Obama Cuts RRW Program
President Barack Obama Feb. 26 provided the outlines of his proposed budget for fiscal year 2010, which begins Oct. 1. The outline, the details of which are expected to be filled in this month, includes a proposal to end the development of the controversial so-called reliable replacement warhead (RRW). Meanwhile, Congress March 10 finally approved a spending bill for Department of Energy nuclear energy and weapons programs for the current fiscal year.
The president's budget outline states that the administration no longer supports development of the RRW, a program intended to permit the design of new warheads. This marks a change from the previous administration, which sought funds for the RRW program but was rebuffed by the Democratic-controlled Congress each of the past two years. RRW advocates charge that the only way to ensure the reliability of the U.S. nuclear arsenal is to fund the development of new warheads and weapon systems.
Critics of the RRW program believe that the best and most cost-effective way to ensure warhead reliability is through Energy Department Life Extension Programs (LEPs). These programs extend the life of U.S. nuclear warheads an additional 20 or 30 years by refurbishing and replacing parts that have deteriorated with the passage of time. Supporters say LEPs allow the United States to maintain its current arsenal in a way that is consistent with its nonproliferation goals and uphold its moratorium on nuclear testing.
As indicated in the 2010 budget outline, the Obama administration wants to continue Energy Department life extension efforts and commit significant resources toward threat reduction initiatives to secure fissile material and deter nuclear theft around the world. In the 2009 spending bill that was just passed, Congress allocated $395 million for the Global Threat Reduction Initiative, aimed at securing nuclear material around the world, and $1.5 billion total for nonproliferation measures. The president's outline also states the administration's intention to develop a new strategy for nuclear waste management. The plan calls for scaling back the Yucca Mountain program while a new plan for waste disposal is developed.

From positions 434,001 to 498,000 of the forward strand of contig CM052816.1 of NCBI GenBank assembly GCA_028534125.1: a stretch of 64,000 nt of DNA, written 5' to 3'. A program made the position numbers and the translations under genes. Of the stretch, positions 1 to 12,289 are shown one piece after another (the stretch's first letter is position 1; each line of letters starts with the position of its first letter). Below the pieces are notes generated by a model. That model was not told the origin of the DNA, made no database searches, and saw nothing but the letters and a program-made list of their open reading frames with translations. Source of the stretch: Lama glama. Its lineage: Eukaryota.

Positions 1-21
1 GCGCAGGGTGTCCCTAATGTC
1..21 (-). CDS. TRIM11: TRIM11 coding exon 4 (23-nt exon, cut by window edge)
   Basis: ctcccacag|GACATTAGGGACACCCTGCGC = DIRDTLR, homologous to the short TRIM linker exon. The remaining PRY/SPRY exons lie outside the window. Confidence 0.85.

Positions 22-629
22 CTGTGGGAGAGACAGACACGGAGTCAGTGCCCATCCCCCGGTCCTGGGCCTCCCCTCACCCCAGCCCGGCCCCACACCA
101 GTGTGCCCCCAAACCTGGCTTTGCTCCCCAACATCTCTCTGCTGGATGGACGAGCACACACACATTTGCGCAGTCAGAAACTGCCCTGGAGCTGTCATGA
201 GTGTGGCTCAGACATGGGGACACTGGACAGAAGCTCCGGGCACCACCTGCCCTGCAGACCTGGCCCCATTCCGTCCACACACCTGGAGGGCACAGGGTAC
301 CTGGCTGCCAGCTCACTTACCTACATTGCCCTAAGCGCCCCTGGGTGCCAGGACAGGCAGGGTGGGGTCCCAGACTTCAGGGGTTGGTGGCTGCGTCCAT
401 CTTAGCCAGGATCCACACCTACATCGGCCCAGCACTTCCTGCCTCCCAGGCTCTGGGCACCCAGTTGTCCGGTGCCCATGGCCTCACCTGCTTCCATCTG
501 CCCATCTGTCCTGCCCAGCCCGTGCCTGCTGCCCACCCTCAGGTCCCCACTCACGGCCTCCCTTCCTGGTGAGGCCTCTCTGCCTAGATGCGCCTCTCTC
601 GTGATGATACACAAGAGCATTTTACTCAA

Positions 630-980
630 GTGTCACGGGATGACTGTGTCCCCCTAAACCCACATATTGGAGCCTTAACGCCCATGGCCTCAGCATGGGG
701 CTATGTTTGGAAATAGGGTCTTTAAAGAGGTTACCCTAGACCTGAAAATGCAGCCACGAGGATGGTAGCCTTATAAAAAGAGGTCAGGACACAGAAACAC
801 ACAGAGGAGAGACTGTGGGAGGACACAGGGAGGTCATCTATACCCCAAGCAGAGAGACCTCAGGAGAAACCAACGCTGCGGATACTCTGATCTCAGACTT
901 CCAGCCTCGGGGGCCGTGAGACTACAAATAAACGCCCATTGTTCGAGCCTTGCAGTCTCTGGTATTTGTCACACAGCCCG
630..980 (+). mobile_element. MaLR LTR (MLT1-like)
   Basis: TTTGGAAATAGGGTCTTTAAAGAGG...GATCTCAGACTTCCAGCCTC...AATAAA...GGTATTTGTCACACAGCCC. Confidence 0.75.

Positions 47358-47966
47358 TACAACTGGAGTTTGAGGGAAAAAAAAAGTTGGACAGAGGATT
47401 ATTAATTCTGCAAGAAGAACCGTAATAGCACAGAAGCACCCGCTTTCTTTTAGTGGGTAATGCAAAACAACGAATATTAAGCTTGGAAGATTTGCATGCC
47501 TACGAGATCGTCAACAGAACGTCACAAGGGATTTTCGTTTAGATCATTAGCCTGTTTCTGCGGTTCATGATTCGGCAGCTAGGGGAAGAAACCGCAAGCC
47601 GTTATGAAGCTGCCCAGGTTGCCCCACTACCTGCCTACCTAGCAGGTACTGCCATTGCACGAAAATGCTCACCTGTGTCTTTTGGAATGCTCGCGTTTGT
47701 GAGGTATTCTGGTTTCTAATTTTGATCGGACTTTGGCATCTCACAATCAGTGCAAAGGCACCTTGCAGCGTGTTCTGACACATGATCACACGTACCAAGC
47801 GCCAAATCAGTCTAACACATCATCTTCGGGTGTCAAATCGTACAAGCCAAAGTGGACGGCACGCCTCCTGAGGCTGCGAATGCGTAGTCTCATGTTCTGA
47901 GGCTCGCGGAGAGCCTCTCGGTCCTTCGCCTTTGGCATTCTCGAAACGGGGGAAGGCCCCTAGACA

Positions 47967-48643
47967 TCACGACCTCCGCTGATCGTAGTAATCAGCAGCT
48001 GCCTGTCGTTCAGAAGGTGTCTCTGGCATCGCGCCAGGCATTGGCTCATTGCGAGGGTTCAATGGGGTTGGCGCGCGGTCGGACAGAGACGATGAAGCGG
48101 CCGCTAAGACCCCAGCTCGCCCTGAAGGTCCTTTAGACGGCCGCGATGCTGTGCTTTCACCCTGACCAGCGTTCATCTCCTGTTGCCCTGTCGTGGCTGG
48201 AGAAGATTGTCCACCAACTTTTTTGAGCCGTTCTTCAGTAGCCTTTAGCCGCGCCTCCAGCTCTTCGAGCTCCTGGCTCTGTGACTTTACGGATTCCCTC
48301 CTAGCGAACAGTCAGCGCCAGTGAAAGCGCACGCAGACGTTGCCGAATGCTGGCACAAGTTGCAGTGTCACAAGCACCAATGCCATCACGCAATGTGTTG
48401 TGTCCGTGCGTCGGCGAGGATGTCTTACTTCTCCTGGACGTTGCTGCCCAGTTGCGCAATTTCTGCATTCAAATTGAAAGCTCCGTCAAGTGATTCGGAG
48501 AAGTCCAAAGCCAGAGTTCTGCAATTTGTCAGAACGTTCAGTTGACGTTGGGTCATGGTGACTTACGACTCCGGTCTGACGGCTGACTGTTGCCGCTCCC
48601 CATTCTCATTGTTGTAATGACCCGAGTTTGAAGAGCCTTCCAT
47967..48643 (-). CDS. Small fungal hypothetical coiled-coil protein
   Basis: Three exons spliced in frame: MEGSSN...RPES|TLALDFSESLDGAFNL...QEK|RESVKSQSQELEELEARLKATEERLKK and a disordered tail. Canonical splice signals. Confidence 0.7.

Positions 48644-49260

The 2010 budget outline does not address other controversial programs advocated by the Bush administration, such as the Global Nuclear Energy Partnership (GNEP). Because funding for GNEP's near-term spent fuel reprocessing initiative was zeroed out in the 2009 spending bill, funding for this initiative in 2010 does not seem likely. The only funding GNEP received was $145 million for its research arm, the Advanced Fuel Cycle Initiative. GNEP has been well received abroad, accumulating 25 member states and many more observer states. Domestically, critics of GNEP have argued that the partnership increases proliferation risks by spreading nuclear material and does not effectively manage nuclear waste.
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